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A prominent Azerbaijani-Turkish civil rights activist freed from prison last week in Iran is publicly defying his court-ordered sentence of "internal exile" in an act of civil disobedience.
Abbas Lisani served more than four years in prison after Iran's Revolutionary Court in Tabriz convicted him in 2019 of "forming groups with the purpose of disrupting national security."
The verdict cited his speeches, media interviews, and participation in protests as evidence of activities to disrupt national security. The long-time activist has spent nearly 10 years total in prison for his civil campaigns, such as taking part in cultural gatherings to mark International Mother Language Day.
When he was released from prison last week, a court imposed an additional two-year-long punishment of "internal exile." Police escorted him to the central city of Yazd. He has since traveled back to his home city Ardabil, in northwest Iran, where he was welcomed by fellow civil rights activists and relatives.
Iranian authorities have not yet commented on his public rejection of the court's sentence.
In an October 2020 report, Amnesty International said it considered Lisani's imprisonment politically motivated, pointing out his long history of activism for the rights of Iran's Azerbaijani-Turkish community. The rights group has named him a prisoner of conscience on several occasions since 2006.
"Lisani is known for his disobeying and not complying with regressive and strict laws. He stood up and did not comply with the cruel and inhuman flogging sentence in the past years, and now, he does not accept the additional sentence of living in exile in the city of Yazd," Sina Yuousefi, an attorney from the city of Tabriz, wrote in a Twitter post.
Many of Iran's Azerbaijani Turks speak a dialect that the Iranian government does not allow to be taught in schools. Iran's Islamist rulers have long feared that permitting the official use of Turkic dialects in the country could promote separatism among minorities.
Azerbaijani Turk activists have criticized the ban, saying it violates Article 15 of Iran's constitution, which allows for "the use of regional and tribal languages in the press and mass media, as well as for teaching of their literature in schools."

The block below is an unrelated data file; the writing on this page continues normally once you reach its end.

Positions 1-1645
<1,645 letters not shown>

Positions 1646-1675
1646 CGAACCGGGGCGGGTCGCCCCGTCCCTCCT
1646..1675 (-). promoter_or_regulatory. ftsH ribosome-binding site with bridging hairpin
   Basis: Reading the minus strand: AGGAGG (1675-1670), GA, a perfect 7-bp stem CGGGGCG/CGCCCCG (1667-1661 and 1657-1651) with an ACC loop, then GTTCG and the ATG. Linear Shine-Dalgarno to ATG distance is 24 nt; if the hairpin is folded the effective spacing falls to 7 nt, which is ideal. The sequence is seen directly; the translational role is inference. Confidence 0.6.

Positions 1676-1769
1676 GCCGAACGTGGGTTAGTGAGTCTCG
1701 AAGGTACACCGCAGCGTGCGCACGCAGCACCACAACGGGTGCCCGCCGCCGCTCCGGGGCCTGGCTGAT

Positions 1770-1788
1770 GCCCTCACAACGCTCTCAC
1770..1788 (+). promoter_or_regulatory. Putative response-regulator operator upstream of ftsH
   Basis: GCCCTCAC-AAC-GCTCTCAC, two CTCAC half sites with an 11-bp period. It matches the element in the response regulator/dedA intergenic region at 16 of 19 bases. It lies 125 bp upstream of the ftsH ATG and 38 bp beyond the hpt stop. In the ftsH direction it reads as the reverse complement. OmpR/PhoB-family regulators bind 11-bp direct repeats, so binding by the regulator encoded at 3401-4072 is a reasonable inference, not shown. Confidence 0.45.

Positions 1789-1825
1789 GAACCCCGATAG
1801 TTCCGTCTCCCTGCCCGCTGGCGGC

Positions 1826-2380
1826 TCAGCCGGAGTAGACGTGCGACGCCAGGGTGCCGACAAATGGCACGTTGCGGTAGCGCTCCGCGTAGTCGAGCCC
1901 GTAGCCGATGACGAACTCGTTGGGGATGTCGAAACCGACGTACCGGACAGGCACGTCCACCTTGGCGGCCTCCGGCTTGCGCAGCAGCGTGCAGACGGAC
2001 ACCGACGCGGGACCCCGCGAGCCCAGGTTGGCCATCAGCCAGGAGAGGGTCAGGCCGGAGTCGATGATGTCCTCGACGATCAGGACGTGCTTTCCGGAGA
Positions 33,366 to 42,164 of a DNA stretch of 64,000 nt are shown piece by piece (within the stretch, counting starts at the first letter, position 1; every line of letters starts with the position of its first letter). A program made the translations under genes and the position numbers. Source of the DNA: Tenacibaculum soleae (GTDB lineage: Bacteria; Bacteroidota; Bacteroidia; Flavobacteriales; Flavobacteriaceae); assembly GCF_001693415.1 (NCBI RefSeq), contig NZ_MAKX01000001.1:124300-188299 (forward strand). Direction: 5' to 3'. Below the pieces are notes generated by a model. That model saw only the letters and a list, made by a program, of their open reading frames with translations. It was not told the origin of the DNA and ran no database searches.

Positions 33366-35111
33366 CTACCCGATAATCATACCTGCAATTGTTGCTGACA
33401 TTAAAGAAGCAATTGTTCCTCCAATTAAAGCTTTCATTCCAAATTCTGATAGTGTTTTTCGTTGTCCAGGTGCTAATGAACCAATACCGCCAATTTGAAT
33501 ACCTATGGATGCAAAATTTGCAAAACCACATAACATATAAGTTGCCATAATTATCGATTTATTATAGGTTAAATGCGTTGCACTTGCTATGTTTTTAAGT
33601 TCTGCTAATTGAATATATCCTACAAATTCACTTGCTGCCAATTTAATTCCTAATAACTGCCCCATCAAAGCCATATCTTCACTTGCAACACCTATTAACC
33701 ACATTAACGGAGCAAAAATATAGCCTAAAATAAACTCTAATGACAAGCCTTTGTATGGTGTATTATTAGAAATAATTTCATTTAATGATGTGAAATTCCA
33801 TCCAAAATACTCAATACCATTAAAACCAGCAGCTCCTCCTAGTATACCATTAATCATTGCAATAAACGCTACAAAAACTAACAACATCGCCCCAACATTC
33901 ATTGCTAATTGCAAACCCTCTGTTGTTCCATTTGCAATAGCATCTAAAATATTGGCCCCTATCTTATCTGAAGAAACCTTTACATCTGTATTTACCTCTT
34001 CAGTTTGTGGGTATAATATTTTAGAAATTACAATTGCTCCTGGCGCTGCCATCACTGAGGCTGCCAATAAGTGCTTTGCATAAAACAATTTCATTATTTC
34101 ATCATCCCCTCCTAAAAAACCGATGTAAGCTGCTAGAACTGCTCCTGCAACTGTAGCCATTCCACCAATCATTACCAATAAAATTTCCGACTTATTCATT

Abbas Lisani has been a longtime vocal opponent of government policies both inside and outside of prison.
Ammar Maleki, an Iranian political analyst currently working as an assistant professor of comparative politics at Tilburg University, traces Lisani's outspoken defiance to a 2007 incident when he was ordered to receive 50 lashes as part of a prison sentence.
Lisani had been sentenced to 18 months in prison and 50 lashes for taking part in mass demonstrations in May 2006. The protests, which took place in Iranian Azerbaijan and some other Turkish-populated regions, were sparked by a caricature that was published in state-run Iran newspaper.
The professor said Lisani challenged the sentence as illegal and that conscripts who were ordered to whip the man refused. Maleki wrote about the incident in an article and said he was later interrogated by Iranian authorities for publishing it.
While in prison, Lisani went on hunger strikes several times to defend his legal rights.
In May 2016, when Abbas Lasani started a hunger strike in Adel-Abad prison in the city of Shiraz, 11 other activists went into their own hunger strikes in different prisons in the cities of Tabriz, Ardabil and Karaj to support Lisani, according to the U.S.-based rights group, HRANA.
In March 2017, when he was being tried in the Ardabil province on charges of "acting against national security" and "propaganda against the regime," Lisani refused to defend himself in Farsi, Iran's only official language.
Lisani, who was serving an eight-year sentence in Ardabil prison, was released last week after serving more than half of his jail term. He is believed to have been released as a result of a government amnesty aimed at appeasing critics of the Islamic Republic following months of anti-government protests. According to AFP, the amnesty resulted in the release of several dozen well-known prisoners across the country.